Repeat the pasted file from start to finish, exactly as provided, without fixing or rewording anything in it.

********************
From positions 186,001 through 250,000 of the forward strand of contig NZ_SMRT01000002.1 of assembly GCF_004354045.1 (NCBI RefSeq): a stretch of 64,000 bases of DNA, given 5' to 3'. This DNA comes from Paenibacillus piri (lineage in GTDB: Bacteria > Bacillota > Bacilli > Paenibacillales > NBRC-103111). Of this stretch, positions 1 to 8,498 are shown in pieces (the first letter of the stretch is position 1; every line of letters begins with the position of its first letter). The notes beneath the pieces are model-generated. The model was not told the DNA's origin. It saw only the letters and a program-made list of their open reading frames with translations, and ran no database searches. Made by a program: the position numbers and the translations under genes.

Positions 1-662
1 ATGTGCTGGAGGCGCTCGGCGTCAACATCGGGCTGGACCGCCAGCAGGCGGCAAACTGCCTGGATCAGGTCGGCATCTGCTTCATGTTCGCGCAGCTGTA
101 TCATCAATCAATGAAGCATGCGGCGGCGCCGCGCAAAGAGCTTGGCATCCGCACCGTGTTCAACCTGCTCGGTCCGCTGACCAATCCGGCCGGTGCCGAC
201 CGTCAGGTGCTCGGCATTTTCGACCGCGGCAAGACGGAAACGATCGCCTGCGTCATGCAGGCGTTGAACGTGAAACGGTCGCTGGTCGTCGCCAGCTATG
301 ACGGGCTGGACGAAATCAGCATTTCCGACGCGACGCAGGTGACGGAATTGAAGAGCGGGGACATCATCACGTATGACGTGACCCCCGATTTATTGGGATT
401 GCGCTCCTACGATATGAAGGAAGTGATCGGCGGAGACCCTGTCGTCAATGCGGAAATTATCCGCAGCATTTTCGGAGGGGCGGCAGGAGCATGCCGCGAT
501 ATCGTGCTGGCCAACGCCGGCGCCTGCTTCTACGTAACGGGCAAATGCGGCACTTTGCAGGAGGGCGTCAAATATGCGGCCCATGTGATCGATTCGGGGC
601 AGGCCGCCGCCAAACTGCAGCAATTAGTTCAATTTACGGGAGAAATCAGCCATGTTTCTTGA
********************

From positions 186,001 through 250,000 of the forward strand of contig NZ_SMRT01000002.1 of assembly GCF_004354045.1 (NCBI RefSeq): a stretch of 64,000 bases of DNA, given 5' to 3'. This DNA comes from Paenibacillus piri (lineage in GTDB: Bacteria > Bacillota > Bacilli > Paenibacillales > NBRC-103111). Of this stretch, positions 1 to 8,498 are shown in pieces (the first letter of the stretch is position 1; every line of letters begins with the position of its first letter). The notes beneath the pieces are model-generated. The model was not told the DNA's origin. It saw only the letters and a program-made list of their open reading frames with translations, and ran no database searches. Made by a program: the position numbers and the translations under genes.

Positions 1-662
1 ATGTGCTGGAGGCGCTCGGCGTCAACATCGGGCTGGACCGCCAGCAGGCGGCAAACTGCCTGGATCAGGTCGGCATCTGCTTCATGTTCGCGCAGCTGTA
101 TCATCAATCAATGAAGCATGCGGCGGCGCCGCGCAAAGAGCTTGGCATCCGCACCGTGTTCAACCTGCTCGGTCCGCTGACCAATCCGGCCGGTGCCGAC
201 CGTCAGGTGCTCGGCATTTTCGACCGCGGCAAGACGGAAACGATCGCCTGCGTCATGCAGGCGTTGAACGTGAAACGGTCGCTGGTCGTCGCCAGCTATG
301 ACGGGCTGGACGAAATCAGCATTTCCGACGCGACGCAGGTGACGGAATTGAAGAGCGGGGACATCATCACGTATGACGTGACCCCCGATTTATTGGGATT
401 GCGCTCCTACGATATGAAGGAAGTGATCGGCGGAGACCCTGTCGTCAATGCGGAAATTATCCGCAGCATTTTCGGAGGGGCGGCAGGAGCATGCCGCGAT
501 ATCGTGCTGGCCAACGCCGGCGCCTGCTTCTACGTAACGGGCAAATGCGGCACTTTGCAGGAGGGCGTCAAATATGCGGCCCATGTGATCGATTCGGGGC
601 AGGCCGCCGCCAAACTGCAGCAATTAGTTCAATTTACGGGAGAAATCAGCCATGTTTCTTGA